Calgary flood aftermath…
In some areas of Calgary life carries on as though nothing happened. In other areas lives have been forever changed by Mother Nature. Streets are lined with mud, downed trees and people slogging around in rubber boots; the looks on their faces almost unreadable now, after days and days of sleeplessness and heartbreak. What looks like garbage is piled high on every. single. front lawn. Every single item has been removed from some homes and thrown out on the lawn for removal. It hurts to call it garbage because it shouldn’t be. Those “garbage piles” were once peoples much loved possessions.
Just yesterday, watching the news gave me a sense of hope, as streets that had been cleared and smiling faces flooded the screen. I was amazed at how fast it was happening and wondered how parts of the downtown would be opening up within days and how the Calgary Stampede would happen “come hell or high-water””. It brought about a false sense of happiness and now I realize I didn’t fully grasp the devastation of the situation. After talking with others, I realize I am not the only one that felt that way.
The reality is not cleaned streets and business as usual. It’s an entirely different story for many. Yes, Calgary is strong and wonderful and the citizens are working hard in a million different ways. Strangers are showing up to pump out water, haul garbage, offer supplies, bring food, help with electrical. Residents in some flooded areas are overwhelmed with help and are pulling together with a completely different and new sense of community. But then there are the areas that remain fairly quiet. The help has not yet come. When I saw this for myself I sat in my car for a moment and quietly cried. I had no idea. If you haven’t been in to these areas you have no idea. I walked a few blocks up the street and was stopped by residents wary of my presence. I was asked how I was doing and embarrassingly admitted that I was fine. “How are you doing” I asked them in return. It almost seems like an insulting question. Everyone said “We are okay” but their faces show defeat.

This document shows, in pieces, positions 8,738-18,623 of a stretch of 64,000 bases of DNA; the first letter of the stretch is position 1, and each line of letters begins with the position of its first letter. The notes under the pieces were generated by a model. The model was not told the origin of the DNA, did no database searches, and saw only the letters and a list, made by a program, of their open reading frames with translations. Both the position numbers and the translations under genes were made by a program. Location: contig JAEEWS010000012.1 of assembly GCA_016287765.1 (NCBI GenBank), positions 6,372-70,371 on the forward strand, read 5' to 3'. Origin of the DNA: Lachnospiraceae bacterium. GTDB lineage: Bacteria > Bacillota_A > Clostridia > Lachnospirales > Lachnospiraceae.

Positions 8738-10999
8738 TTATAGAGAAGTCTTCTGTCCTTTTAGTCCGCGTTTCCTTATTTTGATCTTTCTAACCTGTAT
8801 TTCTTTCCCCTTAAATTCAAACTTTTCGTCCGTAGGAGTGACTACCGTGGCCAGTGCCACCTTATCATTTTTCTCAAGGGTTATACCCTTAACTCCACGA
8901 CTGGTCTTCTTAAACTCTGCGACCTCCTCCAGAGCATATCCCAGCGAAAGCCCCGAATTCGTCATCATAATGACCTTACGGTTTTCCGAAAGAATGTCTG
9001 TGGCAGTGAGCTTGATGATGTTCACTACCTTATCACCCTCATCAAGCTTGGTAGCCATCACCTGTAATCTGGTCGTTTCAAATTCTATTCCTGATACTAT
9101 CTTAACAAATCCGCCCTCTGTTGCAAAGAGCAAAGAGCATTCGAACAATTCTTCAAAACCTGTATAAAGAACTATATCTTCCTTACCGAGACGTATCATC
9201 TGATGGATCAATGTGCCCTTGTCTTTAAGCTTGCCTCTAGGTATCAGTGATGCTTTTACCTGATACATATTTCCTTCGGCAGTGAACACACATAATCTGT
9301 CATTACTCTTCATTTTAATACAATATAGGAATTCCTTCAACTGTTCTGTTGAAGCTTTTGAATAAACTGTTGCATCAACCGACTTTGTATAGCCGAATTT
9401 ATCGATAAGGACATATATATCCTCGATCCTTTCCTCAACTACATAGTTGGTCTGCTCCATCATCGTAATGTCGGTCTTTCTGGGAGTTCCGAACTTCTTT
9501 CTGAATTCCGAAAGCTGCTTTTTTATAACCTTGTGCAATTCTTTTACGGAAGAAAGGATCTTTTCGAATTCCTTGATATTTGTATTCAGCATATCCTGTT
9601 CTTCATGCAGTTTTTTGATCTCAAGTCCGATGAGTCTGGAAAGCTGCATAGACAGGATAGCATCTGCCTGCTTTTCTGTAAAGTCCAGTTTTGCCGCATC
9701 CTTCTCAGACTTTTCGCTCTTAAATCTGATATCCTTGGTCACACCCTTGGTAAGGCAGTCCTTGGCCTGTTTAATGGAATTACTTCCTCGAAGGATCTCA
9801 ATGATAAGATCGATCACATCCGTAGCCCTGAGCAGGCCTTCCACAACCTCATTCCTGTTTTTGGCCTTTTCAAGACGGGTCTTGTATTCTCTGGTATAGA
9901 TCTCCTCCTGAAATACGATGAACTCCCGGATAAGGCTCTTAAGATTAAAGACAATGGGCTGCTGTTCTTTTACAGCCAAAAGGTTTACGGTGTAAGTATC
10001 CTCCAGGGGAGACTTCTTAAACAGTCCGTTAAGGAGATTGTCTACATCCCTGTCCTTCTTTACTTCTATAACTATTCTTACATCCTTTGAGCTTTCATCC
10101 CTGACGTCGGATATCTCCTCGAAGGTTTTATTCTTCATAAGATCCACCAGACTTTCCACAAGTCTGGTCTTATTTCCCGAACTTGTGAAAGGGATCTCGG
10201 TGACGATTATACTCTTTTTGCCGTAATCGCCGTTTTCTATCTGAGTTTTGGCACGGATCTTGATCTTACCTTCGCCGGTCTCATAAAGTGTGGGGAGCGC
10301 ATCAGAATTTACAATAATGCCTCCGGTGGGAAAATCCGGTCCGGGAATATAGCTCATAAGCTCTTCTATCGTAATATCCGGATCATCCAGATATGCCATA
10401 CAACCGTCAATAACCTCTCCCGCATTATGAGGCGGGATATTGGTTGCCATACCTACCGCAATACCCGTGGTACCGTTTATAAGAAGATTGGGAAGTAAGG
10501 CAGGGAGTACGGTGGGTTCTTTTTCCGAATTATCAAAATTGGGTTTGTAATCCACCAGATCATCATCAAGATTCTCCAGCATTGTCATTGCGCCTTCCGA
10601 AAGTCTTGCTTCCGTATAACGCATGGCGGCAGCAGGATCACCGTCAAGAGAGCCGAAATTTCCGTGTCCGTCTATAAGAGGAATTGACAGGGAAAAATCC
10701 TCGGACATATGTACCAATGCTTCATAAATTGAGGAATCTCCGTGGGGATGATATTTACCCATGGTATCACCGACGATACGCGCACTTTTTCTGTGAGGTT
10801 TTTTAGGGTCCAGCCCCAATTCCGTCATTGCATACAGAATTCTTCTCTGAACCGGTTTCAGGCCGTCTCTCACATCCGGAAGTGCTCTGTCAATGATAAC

Help is needed. Here are some websites to visit if you can help, and remember, it’s not just Calgary that needs you.
If you have a Twitter account there are many communities that are asking for volunteers as well. Search for hashtags #yyc, #yychelps, and #abflood.
If you know of other organizations or individuals that are looking for help please feel free to post in the comments section below.